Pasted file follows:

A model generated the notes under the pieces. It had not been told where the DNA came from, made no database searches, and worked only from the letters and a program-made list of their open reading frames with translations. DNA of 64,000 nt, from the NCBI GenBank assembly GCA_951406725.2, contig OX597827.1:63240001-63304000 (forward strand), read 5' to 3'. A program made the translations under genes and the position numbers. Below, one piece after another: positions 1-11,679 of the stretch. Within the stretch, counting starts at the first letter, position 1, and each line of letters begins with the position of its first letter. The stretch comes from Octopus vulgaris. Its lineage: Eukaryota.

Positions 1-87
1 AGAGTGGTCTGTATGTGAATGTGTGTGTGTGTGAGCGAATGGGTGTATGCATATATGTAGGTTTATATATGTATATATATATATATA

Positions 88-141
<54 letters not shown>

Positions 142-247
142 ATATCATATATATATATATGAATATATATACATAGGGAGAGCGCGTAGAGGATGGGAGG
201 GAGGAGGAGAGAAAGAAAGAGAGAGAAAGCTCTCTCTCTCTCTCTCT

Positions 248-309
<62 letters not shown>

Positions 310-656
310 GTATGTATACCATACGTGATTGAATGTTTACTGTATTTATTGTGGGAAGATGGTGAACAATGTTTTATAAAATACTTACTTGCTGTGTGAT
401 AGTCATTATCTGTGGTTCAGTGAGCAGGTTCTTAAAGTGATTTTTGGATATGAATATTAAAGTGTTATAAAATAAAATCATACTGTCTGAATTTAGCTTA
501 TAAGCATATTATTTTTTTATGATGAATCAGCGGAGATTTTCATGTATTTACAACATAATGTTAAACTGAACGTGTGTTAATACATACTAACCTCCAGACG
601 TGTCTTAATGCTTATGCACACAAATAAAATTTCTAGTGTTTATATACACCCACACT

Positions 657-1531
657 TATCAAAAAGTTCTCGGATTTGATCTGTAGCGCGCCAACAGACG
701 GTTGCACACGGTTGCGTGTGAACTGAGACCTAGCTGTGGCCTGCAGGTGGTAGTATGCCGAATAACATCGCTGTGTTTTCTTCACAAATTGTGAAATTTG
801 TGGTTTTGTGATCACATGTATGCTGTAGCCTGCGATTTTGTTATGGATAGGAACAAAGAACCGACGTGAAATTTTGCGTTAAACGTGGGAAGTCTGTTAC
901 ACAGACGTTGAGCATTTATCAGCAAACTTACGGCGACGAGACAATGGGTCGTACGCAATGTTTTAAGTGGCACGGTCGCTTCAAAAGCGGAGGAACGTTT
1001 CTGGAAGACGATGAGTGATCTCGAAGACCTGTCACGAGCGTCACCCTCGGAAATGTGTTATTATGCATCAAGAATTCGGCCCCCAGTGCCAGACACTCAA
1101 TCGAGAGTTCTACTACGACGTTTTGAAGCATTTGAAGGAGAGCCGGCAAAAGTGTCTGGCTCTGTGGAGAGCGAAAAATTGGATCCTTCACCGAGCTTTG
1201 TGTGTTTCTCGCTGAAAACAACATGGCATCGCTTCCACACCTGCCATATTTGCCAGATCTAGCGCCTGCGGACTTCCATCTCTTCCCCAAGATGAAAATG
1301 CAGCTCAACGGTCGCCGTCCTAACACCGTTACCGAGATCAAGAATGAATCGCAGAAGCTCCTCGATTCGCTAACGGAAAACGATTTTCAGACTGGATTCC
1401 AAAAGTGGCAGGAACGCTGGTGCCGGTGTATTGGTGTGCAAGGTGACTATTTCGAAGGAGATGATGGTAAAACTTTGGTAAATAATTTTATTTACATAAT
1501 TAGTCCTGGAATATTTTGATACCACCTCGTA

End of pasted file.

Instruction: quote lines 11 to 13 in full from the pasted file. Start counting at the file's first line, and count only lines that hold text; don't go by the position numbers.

Positions 310-656
310 GTATGTATACCATACGTGATTGAATGTTTACTGTATTTATTGTGGGAAGATGGTGAACAATGTTTTATAAAATACTTACTTGCTGTGTGAT
401 AGTCATTATCTGTGGTTCAGTGAGCAGGTTCTTAAAGTGATTTTTGGATATGAATATTAAAGTGTTATAAAATAAAATCATACTGTCTGAATTTAGCTTA